Grain refinement of magnesium alloys

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I. INTRODUCTION

ACHIEVEMENT of a fine grain size generally leads to improved mechanical properties and structural uniformity of most metals and alloys. Thus, a fine grain size in castings is important for the service performance of cast products and is also important for the final properties of semifabricated products, e.g., extrusions that are produced from cast billet. High-pressure die castings (HPDCs) normally have a fine microstructure because of the extremely high solidification rates that are achieved and do not need the addition of a grain-refining agent. However, the solidification rate in sand castings, permanent mold castings, and direct chill billet castings is much slower and a uniform fine microstructure can generally only be achieved in these castings by use of a grain-refining additive prior to casting. Depending upon whether they are alloyed with aluminum, magnesium alloys can be generally classified into two broad groups: aluminum free and aluminum bearing. Aluminumfree alloys mainly refer to those containing zirconium or grain refined by zirconium such as ZE41, ZK60, WE43, AM-SC1, and ML10. These are an important high value added class of alloys that are based on the exceptional grain-refining ability of zirconium when added to alloys that do not contain aluminum. Aluminum bearing alloys such as AM50, AM60, DAVID H. StJOHN, CEO, CRC for Cast Metals Manufacturing (CAST), is with the University of Queensland, Brisbane, QLD 4072, Australia. Contact e-mail: [email protected] MA QIAN, Lecturer, is with the Brunel Centre for Advanced Solidification Technology, School of Engineering and Design, Brunel University, West London UB8 3PH, United Kingdom. MARK A. EASTON, Research Fellow, is with the School of Physics and Materials Engineering, Monash University, Clayton, VIC 3800, Australia. PENG CAO and ZOË HILDEBRAND, Postgraduate Students, are with Materials Engineering, School of Engineering, The University of Queensland, Brisbane. This article is based on a presentation made in the symposium entitled “Phase Transformations and Deformation in Magnesium Alloys,” which occurred during the Spring TMS meeting, March 14–17, 2004, in Charlotte, NC, under the auspices of ASM-MSCTS Phase Transformations Committee. METALLURGICAL AND MATERIALS TRANSACTIONS A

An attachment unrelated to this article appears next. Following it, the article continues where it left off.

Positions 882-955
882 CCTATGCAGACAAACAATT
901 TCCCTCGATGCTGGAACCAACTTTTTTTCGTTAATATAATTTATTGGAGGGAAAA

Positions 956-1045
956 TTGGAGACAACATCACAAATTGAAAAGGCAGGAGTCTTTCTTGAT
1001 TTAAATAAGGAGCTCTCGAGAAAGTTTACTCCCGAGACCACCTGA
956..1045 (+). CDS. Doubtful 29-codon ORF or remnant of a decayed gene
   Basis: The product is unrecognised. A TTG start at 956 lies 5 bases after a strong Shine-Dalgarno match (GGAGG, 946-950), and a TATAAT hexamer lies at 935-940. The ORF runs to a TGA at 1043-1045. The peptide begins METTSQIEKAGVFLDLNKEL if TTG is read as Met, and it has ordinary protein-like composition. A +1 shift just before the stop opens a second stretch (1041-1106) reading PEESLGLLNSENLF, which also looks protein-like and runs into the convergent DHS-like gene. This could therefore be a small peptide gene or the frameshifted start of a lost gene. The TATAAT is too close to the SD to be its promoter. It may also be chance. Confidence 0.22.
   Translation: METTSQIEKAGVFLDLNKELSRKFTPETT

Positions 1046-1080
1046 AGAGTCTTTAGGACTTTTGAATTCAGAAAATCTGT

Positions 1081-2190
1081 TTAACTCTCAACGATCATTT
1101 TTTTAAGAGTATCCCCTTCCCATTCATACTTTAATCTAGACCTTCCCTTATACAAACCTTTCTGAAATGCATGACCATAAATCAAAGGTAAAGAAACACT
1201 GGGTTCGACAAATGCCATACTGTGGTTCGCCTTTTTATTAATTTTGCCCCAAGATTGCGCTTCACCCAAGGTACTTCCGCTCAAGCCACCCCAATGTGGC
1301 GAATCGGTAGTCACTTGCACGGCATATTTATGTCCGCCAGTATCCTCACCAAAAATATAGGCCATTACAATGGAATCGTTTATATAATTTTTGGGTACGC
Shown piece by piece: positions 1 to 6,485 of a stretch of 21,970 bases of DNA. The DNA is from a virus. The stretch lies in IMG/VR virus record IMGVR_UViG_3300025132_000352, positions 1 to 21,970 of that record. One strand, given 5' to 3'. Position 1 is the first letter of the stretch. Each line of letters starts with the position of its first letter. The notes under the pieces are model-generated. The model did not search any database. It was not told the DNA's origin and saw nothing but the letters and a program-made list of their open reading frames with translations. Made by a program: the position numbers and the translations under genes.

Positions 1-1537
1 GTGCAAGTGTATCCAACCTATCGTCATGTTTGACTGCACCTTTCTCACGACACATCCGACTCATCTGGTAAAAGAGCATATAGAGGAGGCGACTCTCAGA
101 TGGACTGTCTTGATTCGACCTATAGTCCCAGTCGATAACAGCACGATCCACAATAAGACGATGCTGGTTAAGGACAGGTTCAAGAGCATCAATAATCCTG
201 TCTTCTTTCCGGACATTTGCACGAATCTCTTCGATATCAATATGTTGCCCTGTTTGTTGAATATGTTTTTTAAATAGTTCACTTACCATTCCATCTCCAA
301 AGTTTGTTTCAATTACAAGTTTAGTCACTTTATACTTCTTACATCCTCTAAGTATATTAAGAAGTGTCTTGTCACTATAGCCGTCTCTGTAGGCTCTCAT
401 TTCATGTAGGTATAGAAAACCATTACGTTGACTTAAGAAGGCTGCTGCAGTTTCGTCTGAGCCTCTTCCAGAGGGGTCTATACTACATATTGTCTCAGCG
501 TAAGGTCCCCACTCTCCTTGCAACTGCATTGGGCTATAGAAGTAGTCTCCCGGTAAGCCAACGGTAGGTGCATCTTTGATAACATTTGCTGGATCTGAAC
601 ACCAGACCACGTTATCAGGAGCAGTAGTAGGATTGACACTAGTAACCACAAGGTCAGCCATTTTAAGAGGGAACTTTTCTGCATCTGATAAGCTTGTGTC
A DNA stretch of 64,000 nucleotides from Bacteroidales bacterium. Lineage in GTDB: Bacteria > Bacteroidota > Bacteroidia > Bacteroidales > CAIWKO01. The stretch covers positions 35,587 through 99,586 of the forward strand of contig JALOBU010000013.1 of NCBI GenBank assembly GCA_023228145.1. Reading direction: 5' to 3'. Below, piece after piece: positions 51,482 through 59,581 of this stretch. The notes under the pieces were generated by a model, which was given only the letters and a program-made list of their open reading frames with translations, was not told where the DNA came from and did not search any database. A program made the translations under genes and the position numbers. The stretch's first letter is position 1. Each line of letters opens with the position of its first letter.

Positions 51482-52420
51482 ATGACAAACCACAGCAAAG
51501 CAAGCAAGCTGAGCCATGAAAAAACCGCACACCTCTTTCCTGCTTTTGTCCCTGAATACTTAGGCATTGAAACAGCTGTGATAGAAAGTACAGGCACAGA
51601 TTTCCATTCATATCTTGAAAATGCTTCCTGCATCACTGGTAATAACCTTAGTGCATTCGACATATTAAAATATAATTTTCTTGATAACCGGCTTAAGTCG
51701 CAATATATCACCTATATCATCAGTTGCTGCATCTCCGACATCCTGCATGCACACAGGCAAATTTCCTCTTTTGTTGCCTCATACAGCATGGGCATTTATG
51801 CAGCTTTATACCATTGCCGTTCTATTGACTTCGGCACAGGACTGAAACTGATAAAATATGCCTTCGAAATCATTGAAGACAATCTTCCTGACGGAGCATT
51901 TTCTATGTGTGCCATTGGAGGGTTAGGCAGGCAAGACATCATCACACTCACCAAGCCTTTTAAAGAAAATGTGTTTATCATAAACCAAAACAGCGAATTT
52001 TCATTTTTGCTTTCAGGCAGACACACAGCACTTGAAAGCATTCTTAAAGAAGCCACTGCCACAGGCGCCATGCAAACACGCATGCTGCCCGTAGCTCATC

and AZ91 comprise the basis of the current magnesium business and have been predominantly used in HPDC applications. The exceptional grain-refining ability of zirconium does not occur in these alloys, as aluminum and zirconium can readily form stable intermetallic phases, which are unfortunately ineffective as nucleants for magnesium grains. Currently, a suitable grain refiner, i.e., reliable and easy to apply, does not exist for this group of alloys. It has long been anticipated that such a grain refiner would allow alloys such as AZ91 and AZ31 to be used more extensively in non-HPDC applications, particularly for AZ31, as the demand for high-quality extrusion billet increases. This is because grain refinement can effectively reduce hot tearing suscept